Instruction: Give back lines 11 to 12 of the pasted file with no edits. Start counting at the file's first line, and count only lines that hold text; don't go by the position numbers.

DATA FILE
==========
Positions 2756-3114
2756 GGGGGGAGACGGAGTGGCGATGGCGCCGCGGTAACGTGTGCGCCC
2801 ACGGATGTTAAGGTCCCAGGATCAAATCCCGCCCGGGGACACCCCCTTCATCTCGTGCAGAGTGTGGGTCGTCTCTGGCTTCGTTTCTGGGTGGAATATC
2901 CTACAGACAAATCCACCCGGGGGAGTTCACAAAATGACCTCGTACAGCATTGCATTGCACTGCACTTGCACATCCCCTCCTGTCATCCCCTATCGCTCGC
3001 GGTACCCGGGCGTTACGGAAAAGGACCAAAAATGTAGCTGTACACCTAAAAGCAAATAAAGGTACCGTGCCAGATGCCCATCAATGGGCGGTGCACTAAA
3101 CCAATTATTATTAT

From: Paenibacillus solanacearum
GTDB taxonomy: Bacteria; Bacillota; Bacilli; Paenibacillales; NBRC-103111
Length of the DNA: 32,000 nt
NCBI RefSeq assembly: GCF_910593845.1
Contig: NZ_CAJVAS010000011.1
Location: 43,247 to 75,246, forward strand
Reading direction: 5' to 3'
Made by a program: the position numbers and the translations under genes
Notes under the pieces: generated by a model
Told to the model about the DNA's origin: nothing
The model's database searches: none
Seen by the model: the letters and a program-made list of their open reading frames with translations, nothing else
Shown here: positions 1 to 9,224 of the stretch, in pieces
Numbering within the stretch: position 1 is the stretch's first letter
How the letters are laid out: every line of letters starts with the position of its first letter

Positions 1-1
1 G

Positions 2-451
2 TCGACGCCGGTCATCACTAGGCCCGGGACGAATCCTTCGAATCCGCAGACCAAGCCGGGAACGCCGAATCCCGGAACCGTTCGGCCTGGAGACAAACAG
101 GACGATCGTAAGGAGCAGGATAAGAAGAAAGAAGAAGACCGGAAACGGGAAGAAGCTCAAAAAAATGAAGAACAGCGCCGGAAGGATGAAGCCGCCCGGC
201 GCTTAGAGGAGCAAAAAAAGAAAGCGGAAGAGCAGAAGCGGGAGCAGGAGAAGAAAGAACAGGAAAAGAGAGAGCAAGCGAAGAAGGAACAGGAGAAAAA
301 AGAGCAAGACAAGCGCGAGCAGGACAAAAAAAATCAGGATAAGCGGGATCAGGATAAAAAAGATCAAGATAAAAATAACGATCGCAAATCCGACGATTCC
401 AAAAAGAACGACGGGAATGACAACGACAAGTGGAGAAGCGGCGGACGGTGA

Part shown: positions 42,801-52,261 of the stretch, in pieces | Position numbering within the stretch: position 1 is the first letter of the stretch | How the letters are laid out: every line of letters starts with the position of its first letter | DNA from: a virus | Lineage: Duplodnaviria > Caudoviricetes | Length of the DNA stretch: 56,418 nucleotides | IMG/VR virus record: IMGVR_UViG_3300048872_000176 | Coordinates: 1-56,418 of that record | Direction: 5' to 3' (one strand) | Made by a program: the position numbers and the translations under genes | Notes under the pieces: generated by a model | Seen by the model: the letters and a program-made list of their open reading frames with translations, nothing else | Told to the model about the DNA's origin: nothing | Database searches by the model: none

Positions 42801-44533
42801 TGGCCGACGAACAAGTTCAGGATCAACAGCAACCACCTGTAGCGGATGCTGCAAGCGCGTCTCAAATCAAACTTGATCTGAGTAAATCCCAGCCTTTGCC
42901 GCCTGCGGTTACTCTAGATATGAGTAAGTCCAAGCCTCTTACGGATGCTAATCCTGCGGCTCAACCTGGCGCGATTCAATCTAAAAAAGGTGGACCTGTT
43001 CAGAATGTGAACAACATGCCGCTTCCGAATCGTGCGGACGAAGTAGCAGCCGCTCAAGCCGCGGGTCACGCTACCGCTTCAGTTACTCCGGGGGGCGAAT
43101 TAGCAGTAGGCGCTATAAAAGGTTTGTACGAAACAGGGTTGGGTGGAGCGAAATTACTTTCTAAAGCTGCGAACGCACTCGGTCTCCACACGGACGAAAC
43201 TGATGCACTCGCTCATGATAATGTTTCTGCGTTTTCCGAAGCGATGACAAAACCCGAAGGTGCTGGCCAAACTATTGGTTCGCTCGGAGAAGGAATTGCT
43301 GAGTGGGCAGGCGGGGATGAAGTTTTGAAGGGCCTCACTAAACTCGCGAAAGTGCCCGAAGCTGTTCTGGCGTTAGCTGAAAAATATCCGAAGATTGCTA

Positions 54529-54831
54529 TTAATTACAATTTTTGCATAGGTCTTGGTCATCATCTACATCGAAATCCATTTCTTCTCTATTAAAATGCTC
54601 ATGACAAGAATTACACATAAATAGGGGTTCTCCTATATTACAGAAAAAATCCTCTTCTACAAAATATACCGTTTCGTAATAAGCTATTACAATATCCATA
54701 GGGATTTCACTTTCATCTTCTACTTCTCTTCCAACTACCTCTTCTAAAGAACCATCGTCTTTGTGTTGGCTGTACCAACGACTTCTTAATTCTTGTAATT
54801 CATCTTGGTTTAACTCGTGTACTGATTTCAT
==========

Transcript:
Contig: NZ_CAJVAS010000011.1
Location: 43,247 to 75,246, forward strand